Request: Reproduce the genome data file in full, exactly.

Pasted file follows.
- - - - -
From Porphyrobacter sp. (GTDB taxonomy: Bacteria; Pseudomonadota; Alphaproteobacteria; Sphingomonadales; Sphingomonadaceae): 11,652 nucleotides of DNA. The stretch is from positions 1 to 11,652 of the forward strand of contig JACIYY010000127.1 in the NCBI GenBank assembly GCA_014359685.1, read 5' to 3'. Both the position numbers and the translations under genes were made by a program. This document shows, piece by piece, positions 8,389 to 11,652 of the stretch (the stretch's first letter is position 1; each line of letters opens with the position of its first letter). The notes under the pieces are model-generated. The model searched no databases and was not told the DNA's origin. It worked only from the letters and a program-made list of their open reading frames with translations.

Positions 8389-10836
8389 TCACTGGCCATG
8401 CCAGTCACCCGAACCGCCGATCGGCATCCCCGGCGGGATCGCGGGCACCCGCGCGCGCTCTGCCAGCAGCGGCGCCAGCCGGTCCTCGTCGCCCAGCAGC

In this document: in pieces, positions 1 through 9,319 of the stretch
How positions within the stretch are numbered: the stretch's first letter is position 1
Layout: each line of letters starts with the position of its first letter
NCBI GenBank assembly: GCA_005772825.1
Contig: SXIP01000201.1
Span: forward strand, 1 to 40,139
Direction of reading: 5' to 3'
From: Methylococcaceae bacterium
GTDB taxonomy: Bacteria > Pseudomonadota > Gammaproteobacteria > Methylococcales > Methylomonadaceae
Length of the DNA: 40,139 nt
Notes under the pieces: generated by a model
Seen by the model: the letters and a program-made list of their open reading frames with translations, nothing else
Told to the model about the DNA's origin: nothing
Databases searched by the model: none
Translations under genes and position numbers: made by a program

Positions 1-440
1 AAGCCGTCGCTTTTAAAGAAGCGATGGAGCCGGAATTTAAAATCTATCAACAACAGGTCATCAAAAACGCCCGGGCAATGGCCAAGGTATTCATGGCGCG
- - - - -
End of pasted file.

From Porphyrobacter sp. (GTDB taxonomy: Bacteria; Pseudomonadota; Alphaproteobacteria; Sphingomonadales; Sphingomonadaceae): 11,652 nucleotides of DNA. The stretch is from positions 1 to 11,652 of the forward strand of contig JACIYY010000127.1 in the NCBI GenBank assembly GCA_014359685.1, read 5' to 3'. Both the position numbers and the translations under genes were made by a program. This document shows, piece by piece, positions 8,389 to 11,652 of the stretch (the stretch's first letter is position 1; each line of letters opens with the position of its first letter). The notes under the pieces are model-generated. The model searched no databases and was not told the DNA's origin. It worked only from the letters and a program-made list of their open reading frames with translations.

Positions 8389-10836
8389 TCACTGGCCATG
8401 CCAGTCACCCGAACCGCCGATCGGCATCCCCGGCGGGATCGCGGGCACCCGCGCGCGCTCTGCCAGCAGCGGCGCCAGCCGGTCCTCGTCGCCCAGCAGC

In this document: in pieces, positions 1 through 9,319 of the stretch
How positions within the stretch are numbered: the stretch's first letter is position 1
Layout: each line of letters starts with the position of its first letter
NCBI GenBank assembly: GCA_005772825.1
Contig: SXIP01000201.1
Span: forward strand, 1 to 40,139
Direction of reading: 5' to 3'
From: Methylococcaceae bacterium
GTDB taxonomy: Bacteria > Pseudomonadota > Gammaproteobacteria > Methylococcales > Methylomonadaceae
Length of the DNA: 40,139 nt
Notes under the pieces: generated by a model
Seen by the model: the letters and a program-made list of their open reading frames with translations, nothing else
Told to the model about the DNA's origin: nothing
Databases searched by the model: none
Translations under genes and position numbers: made by a program

Positions 1-440
1 AAGCCGTCGCTTTTAAAGAAGCGATGGAGCCGGAATTTAAAATCTATCAACAACAGGTCATCAAAAACGCCCGGGCAATGGCCAAGGTATTCATGGCGCG